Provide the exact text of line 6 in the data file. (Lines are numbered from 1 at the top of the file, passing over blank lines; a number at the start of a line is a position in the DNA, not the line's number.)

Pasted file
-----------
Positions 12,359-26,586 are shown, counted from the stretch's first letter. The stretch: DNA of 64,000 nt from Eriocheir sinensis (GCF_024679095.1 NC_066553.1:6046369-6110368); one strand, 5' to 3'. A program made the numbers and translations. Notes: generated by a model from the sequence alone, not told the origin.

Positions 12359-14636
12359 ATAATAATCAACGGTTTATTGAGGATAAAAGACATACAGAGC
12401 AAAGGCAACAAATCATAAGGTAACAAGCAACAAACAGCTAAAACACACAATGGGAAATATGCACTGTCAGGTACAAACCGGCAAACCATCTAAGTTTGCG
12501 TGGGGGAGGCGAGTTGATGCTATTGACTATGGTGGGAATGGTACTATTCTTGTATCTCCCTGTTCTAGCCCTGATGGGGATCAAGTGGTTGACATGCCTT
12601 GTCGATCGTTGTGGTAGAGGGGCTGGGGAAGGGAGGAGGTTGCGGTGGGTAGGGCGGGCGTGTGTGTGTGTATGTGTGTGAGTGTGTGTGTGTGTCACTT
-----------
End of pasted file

12601 GTCGATCGTTGTGGTAGAGGGGCTGGGGAAGGGAGGAGGTTGCGGTGGGTAGGGCGGGCGTGTGTGTGTGTATGTGTGTGAGTGTGTGTGTGTGTCACTT